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Joe Biden reaffirms US commitment to supporting SEA allies, condemns Myanmar coup in ASEAN summit
US President Joe Biden recently attended the virtual US-ASEAN summit this week. The US leader reaffirmed the commitment by the US to supporting its Southeast Asian allies and condemned the coup that occurred in Myanmar.
Biden attended the virtual summit of Southeast Asian nations Wednesday, marking the US’ attendance at the annual conference for the first time in four years. The US leader reaffirmed the country’s commitment to supporting its allies and partners in the region and reiterated the importance of a free and open Indo-Pacific.
“The relationship between the United States and ASEAN is vital, vital for the future of all one billion of our people,” said Biden in his opening remarks. “Our partnership is essential to maintaining a free and open Indo-Pacific which has been the foundation of our shared security and prosperity for many decades.”
The Southeast Asian region has been in the midst of increasing disputes between the US and China. The nations surrounding the South China Sea have been angered by China’s sweeping claims over the majority of the body of water. China has also made claims over the island nation of Taiwan and its democratic government, which Taiwan has resisted and opposed.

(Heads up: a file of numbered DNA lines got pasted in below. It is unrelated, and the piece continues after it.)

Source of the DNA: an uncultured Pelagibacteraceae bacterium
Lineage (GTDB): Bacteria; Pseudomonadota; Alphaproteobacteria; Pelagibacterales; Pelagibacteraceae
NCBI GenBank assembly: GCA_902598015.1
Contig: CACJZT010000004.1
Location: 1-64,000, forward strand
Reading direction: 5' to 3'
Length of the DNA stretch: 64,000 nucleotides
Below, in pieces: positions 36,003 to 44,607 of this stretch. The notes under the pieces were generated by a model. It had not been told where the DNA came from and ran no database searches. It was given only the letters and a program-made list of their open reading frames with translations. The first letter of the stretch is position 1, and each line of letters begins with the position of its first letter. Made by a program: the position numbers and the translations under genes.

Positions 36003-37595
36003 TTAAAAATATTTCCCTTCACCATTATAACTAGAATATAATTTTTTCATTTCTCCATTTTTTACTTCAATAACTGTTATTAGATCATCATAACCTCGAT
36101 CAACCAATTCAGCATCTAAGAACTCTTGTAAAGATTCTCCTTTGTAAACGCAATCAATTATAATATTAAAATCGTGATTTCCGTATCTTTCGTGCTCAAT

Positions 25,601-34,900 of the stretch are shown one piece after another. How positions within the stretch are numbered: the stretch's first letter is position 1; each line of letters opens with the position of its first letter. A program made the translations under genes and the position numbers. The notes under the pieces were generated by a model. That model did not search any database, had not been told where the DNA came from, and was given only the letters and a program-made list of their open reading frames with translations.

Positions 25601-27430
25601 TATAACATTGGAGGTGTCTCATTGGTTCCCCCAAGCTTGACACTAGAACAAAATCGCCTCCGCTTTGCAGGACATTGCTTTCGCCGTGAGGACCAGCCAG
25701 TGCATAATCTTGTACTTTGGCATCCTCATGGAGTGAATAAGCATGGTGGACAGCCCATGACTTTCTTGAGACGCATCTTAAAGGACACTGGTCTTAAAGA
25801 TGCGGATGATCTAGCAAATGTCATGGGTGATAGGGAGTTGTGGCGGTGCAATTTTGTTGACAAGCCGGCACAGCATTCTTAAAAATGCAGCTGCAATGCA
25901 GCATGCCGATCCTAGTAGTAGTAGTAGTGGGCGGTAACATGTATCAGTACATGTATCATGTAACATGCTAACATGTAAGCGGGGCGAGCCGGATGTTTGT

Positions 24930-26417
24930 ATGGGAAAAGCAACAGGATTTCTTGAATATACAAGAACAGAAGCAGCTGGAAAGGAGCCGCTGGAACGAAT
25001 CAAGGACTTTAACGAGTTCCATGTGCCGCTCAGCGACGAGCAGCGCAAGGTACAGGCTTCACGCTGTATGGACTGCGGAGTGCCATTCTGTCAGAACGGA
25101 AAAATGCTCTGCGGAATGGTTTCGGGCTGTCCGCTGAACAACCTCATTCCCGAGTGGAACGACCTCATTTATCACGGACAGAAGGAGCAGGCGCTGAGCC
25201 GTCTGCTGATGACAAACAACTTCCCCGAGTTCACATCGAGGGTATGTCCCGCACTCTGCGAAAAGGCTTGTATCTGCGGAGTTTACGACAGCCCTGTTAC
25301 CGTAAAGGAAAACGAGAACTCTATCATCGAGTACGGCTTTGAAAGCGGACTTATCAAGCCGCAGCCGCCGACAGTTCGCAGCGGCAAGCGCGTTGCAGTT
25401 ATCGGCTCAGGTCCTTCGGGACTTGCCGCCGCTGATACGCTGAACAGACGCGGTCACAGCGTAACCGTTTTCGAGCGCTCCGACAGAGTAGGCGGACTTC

Biden also pledged to speak out for human rights, noting the abuses against the Muslim minorities in China’s Xinjiang region as well as in Tibet and in Hong Kong. Biden also joined the other nations present in condemning the coup that occurred in Myanmar and called for the violence to end and the junta’s political prisoners to be released. The US leader described the coup as “increasingly undermining regional stability.”
In other related news, Reuters reports two Senators have urged Biden not to impose sanctions on India for purchasing Russia’s S-400 air defense system. Republican Senator John Cornyn of Texas and Democratic Senator Mark Warner of Virginia wrote a letter to Biden Tuesday calling to waive sanctions on India. The two lawmakers cited national security and growing cooperation between the US and India as reasons not to impose sanctions.
A law in the US passed in 2017 said that any country that engages in Russian defense and intelligence sectors is to face sanctions from the US.